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Sydney Leach

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  • J.P.Simons
  • ,
  • C.Cockell
Sydney Leach will be remembered as an outstanding and inspirational scientist, an irreplaceable friend to many - artists and musicians as well as academic colleagues. He encouraged and influenced numerous scientists as a mentor. After graduating from King’s College, London and war work at Farnborough, he spent all his scientific life based in Paris, working principally at Orsay and in his later years, at the Observatoire de Paris-Meudon. Sydney was a major influence in establishing chemical physics in France after WWII, founding the highly influential Laboratoire de Photophysique Moléculaire (LPPM) at Orsay, where much of his pioneering work was performed. The ‘Sydney lab’ lives on in the newly created Institut des Sciences Moléculaires d’Orsay. Early experiments often took place at the synchrotron source (ACO, Super-ACO), just a few hundred yards from LPPM. He was a pioneering advocate of synchrotron radiation, and a driving force for its use in spectroscopy and photodynamics, along with free-electron lasers, supersonic jets, coincidence spectroscopy and matrix isolation - techniques that were applied and refined over decades and used to explore fundamental processes such as photoionization, vibronic coupling and radiationless transitions. Sydney’s seminal studies of polyatomic molecular ions led him towards fresh horizons in planetary atmospheric and space science. His work opened new vistas in cometary spectroscopy, polycyclic aromatic hydrocarbons, fullerenes and their possible roles in the chemistry of the interstellar medium and finally, biologically relevant species, helping to instigate the newly developing subject of astrobiology - a perfect example of his sustained prescience in the world of science.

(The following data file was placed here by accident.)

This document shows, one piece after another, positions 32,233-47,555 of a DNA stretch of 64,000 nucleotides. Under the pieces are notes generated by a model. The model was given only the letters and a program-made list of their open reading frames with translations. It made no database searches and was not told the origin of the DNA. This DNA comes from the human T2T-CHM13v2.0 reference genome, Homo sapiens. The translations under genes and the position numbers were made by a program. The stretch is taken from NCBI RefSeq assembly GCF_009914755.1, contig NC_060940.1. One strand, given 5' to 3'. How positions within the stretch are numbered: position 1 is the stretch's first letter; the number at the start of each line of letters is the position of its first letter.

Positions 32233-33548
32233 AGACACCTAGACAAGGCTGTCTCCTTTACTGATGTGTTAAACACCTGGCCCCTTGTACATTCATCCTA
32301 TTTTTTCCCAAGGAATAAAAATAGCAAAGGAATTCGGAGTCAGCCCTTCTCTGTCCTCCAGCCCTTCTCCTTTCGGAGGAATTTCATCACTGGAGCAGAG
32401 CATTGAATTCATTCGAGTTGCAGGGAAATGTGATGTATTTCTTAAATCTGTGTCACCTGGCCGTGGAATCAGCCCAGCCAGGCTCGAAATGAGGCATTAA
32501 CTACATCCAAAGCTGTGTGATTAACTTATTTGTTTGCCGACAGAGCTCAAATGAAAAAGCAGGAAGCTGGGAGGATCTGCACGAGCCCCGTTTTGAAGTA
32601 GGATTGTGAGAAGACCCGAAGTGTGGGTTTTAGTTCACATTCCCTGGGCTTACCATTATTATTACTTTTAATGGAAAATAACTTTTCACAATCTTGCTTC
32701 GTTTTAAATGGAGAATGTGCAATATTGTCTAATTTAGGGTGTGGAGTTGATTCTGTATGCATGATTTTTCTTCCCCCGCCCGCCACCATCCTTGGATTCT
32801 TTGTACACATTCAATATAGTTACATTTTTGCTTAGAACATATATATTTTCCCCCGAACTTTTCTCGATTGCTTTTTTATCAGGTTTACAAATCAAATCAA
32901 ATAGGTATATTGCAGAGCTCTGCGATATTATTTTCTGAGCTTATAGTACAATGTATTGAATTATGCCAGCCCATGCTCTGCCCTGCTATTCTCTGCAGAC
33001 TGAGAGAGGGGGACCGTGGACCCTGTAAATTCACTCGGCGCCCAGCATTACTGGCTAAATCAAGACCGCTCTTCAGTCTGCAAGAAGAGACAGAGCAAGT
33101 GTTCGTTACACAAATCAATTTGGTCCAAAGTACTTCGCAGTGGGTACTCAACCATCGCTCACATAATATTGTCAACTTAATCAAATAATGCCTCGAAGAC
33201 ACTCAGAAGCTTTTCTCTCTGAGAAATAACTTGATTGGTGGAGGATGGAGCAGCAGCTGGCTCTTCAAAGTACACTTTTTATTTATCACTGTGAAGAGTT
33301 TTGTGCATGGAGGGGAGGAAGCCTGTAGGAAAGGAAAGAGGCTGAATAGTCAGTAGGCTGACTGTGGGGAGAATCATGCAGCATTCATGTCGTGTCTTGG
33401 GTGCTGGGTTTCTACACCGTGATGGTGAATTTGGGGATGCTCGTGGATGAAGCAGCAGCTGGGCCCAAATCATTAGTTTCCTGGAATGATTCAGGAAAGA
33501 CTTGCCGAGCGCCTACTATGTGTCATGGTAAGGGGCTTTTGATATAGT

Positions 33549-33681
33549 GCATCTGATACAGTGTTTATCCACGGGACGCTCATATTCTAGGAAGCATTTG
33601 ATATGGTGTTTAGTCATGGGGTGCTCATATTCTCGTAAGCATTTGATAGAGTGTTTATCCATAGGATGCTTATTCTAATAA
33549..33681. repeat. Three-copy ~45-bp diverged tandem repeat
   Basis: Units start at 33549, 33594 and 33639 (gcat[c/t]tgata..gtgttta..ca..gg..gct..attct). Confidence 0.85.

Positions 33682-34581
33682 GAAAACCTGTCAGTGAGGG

OriginalsprogEngelsk
TidsskriftBiogr.Mems.Fell.R.Soc.
Vol/bind69
Sider (fra-til)313-332
Antal sider20
DOI
StatusUdgivet - 16 sep. 2020

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